- Find one friend you connect with. For Carver, it is Taylor Lin, whom he taught all the birds of prey to and got in trouble with last month for, in his words, “coloring too much violence during free play.” His friend Hazel Wilson has also been by his side since birth and keeps a close watch. She loves nature, fashion, and a sense of adventure. Back at Conn College, it was my roommate Emily Joyce on move in day, Jessie Aguiar, my first friend on financial aid like me, and the four boys who lived down the hall, whom I never dated but always trusted, believed in, and laughed with despite my rocky road of transition.
- Eat what is in your own lunch box. Make sure there are some healthy choices. The college equivalent: don’t drink anything out of a recycling bin lined with plastic. Don’t only eat pasta and bagels in the cafeteria. Your body will thank you one day.
- Be your own person, comfortable with differences, accessories, etc. Greta sometimes likes to wear more than one headband because, well, “It looks good, Mom.” The college equivalent: don’t dress up as a sexy kitty at Halloween. This is cliche, overdone, and weak in terms of imagination. The sexy kitty at Halloween is only looking for one thing; do you want to be that girl? Or boy for that matter? And then one day, we receive a text message from a former student now out of college, and traveling in Europe somewhere that reads, “Krill, I’m so sorry. I did it. I am a cat on Halloween, but at least it’s Calvin and Hobbes.” And we laugh because she understands even now all these years later that we wanted her to be safe.
- Use your words. If you don’t agree with the way you are being treated, speak up. You do not have to be friends with everyone. Building friendships and relationships with loved ones takes work, but make sure there is work being done on both sides. Do not ever break up with someone over text messaging or Facebook. This is cowardly.
- Protect yourself. In all the ways that matter most. Refer to number 5.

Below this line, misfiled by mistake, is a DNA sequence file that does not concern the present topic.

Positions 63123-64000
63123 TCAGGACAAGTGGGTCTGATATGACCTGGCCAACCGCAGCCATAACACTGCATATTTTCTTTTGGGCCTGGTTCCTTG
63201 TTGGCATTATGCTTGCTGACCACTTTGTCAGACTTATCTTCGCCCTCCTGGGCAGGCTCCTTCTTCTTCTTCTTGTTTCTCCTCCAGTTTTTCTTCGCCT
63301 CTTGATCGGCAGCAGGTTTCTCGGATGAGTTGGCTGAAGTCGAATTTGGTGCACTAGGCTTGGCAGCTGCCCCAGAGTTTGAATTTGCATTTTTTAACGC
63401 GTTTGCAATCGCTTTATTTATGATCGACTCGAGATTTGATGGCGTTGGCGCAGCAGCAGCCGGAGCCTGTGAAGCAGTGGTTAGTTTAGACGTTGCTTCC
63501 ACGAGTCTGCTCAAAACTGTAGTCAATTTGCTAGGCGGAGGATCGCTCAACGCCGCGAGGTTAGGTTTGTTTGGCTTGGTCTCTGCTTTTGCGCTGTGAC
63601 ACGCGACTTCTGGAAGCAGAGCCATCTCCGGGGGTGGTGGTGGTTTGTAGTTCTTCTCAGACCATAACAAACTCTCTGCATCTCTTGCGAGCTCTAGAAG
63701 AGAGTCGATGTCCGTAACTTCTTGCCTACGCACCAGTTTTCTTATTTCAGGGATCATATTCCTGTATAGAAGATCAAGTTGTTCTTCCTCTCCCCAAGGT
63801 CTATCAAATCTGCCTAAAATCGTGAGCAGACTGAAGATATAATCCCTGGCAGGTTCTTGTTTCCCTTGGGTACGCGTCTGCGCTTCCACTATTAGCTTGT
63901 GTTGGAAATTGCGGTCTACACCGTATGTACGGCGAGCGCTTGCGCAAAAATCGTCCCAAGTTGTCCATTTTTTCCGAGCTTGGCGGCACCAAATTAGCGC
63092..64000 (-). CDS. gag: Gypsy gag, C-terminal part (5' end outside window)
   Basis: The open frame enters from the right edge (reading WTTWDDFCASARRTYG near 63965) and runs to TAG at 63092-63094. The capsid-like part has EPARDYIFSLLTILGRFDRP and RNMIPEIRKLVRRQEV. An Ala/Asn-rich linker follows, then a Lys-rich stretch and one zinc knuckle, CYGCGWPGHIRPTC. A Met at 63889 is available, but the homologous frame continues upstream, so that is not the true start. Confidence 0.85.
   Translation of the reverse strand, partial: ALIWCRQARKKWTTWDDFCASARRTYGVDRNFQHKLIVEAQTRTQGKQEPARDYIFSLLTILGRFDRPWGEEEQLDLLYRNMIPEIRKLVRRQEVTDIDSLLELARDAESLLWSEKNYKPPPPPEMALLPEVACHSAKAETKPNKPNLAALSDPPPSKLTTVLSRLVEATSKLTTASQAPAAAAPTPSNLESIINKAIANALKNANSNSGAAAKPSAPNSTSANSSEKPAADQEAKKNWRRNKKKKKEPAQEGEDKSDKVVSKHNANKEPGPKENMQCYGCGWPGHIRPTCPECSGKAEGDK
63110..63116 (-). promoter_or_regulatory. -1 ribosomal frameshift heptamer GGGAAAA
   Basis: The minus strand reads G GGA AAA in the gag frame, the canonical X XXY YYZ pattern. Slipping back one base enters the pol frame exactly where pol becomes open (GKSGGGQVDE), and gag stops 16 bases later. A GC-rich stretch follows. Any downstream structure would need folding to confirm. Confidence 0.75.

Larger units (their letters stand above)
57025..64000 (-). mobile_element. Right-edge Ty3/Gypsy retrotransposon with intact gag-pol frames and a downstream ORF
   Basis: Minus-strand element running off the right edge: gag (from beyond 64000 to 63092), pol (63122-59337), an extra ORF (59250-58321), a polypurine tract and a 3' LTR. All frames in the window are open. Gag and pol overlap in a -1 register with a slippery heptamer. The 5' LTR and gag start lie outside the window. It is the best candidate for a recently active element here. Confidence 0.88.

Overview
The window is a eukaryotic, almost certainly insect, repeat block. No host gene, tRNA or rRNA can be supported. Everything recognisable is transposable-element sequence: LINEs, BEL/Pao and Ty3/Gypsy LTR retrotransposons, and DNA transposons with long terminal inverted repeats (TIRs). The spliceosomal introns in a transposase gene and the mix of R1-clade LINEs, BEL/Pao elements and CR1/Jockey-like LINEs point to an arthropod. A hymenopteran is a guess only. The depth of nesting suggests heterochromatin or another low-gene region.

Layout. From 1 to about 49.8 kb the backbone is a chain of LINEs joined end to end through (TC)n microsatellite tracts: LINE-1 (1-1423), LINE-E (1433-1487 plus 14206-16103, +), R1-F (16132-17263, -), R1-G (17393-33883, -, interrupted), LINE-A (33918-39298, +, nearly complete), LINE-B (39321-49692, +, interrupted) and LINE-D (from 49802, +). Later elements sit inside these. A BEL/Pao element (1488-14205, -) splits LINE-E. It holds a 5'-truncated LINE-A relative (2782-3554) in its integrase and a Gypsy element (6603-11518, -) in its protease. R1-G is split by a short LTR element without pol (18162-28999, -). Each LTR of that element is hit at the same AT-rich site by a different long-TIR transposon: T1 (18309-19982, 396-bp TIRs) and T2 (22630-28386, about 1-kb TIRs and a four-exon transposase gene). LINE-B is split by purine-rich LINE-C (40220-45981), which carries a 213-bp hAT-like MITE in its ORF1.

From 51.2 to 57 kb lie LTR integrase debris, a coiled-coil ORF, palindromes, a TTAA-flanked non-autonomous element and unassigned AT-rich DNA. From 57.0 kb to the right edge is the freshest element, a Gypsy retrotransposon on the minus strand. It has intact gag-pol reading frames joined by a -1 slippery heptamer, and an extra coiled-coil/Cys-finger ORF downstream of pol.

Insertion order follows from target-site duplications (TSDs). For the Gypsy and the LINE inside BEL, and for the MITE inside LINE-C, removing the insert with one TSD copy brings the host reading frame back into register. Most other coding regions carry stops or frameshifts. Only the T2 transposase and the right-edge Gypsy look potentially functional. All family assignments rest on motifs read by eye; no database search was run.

- Do your best. Try your hardest. That might not be good enough on some days, and you might fail. Not everyone gets a medal, and that is good for you. Try harder. Being first doesn’t actually matter to anyone except maybe to you and your parents. Learning is about the journey, and success happens when you seek real experiences, authentic people, and lessons along the road.
- Try new things, but do not be an idiot. Figure out the calculated risk is the one worth taking. The college equivalent: do not blame alcohol or friends for putting yourself in scary or dangerous situations. Driving drunk is never your only option. You are in charge of you.
- Be flexible. You might not like all of your teachers, and they might not like you. It’s not their job to like you; it’s their job to teach you what you need to know. But respect their experience, as they should respect yours. And if they don’t, refer back to #5 and use your words. They are your best tool in this world.
- Share your toys and remember some will have more than you and some will undoubtedly have less. Our buddy bench at school, built collaboratively by an awesome group of third grade girls and some “big kid” help, reads, “If you can be anything, be nice.” In a world that will be only crazier the older we get, be kind and pay attention to one another; yet do not be a doormat. This is a fine balance.
Before we know it, the little girl headed to kindergarten this fall who lately is more on the offensive and less defensive side of the sibling battlefield will graduate from high school. To the mom (or dad) with THE HEMORRHOIDS, congratulations on getting your kids to this next milestone in life.